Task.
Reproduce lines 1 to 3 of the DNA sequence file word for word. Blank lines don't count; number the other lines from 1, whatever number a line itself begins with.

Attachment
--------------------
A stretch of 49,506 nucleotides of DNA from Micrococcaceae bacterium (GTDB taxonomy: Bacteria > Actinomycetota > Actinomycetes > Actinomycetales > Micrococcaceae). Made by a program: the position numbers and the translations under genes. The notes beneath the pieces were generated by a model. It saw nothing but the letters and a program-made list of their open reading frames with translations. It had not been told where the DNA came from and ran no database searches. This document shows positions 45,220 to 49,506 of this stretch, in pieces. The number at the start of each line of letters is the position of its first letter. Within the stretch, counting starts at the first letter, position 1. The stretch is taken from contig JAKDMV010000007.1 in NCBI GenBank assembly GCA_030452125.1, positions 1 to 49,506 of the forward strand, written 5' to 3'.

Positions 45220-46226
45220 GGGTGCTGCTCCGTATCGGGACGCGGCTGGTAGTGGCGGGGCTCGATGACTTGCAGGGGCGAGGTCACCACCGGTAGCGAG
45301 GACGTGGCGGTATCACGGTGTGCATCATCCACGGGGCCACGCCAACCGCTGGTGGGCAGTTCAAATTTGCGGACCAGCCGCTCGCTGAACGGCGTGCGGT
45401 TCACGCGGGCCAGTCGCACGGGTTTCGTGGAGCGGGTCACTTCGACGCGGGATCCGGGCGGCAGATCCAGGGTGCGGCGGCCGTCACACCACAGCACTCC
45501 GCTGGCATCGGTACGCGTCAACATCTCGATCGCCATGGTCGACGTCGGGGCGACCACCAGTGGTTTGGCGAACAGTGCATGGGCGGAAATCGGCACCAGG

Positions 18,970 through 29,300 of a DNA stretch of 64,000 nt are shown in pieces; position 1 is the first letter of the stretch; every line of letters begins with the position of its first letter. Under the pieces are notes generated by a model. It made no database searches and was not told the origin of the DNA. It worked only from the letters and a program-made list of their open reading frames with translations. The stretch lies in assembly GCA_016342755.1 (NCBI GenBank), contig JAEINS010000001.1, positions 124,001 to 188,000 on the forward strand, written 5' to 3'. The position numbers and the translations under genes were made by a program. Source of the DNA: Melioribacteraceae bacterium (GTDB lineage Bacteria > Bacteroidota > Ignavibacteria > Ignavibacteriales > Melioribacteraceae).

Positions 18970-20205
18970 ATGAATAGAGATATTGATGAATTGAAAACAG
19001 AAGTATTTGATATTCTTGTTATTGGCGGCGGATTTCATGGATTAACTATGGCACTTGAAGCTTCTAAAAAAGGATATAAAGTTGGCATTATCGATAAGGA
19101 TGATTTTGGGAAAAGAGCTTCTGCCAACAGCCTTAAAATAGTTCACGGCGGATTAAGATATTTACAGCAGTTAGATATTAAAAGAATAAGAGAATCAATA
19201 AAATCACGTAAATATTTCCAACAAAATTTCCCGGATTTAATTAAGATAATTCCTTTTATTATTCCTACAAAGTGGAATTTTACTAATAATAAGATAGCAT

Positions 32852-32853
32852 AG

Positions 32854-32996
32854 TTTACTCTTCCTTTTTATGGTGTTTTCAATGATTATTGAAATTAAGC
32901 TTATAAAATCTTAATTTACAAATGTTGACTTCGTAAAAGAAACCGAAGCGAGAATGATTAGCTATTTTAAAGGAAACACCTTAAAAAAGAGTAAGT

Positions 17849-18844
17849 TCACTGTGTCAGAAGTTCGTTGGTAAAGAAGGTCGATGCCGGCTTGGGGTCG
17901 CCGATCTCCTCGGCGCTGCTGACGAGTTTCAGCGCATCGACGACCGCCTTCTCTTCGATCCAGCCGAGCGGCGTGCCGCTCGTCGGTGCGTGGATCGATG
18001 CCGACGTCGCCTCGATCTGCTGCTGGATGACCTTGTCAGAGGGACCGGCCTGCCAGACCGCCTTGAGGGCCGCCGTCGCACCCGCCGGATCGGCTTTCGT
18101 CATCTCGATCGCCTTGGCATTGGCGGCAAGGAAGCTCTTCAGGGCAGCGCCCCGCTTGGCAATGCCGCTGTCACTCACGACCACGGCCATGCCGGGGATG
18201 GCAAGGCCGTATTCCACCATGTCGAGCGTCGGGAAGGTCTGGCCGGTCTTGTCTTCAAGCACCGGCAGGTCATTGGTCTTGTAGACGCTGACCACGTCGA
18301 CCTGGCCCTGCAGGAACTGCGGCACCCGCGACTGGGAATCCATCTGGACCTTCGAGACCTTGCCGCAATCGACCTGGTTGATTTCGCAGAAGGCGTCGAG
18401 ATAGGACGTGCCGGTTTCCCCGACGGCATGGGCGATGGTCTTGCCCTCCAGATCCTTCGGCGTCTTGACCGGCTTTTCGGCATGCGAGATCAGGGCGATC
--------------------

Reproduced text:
A stretch of 49,506 nucleotides of DNA from Micrococcaceae bacterium (GTDB taxonomy: Bacteria > Actinomycetota > Actinomycetes > Actinomycetales > Micrococcaceae). Made by a program: the position numbers and the translations under genes. The notes beneath the pieces were generated by a model. It saw nothing but the letters and a program-made list of their open reading frames with translations. It had not been told where the DNA came from and ran no database searches. This document shows positions 45,220 to 49,506 of this stretch, in pieces. The number at the start of each line of letters is the position of its first letter. Within the stretch, counting starts at the first letter, position 1. The stretch is taken from contig JAKDMV010000007.1 in NCBI GenBank assembly GCA_030452125.1, positions 1 to 49,506 of the forward strand, written 5' to 3'.

Positions 45220-46226
45220 GGGTGCTGCTCCGTATCGGGACGCGGCTGGTAGTGGCGGGGCTCGATGACTTGCAGGGGCGAGGTCACCACCGGTAGCGAG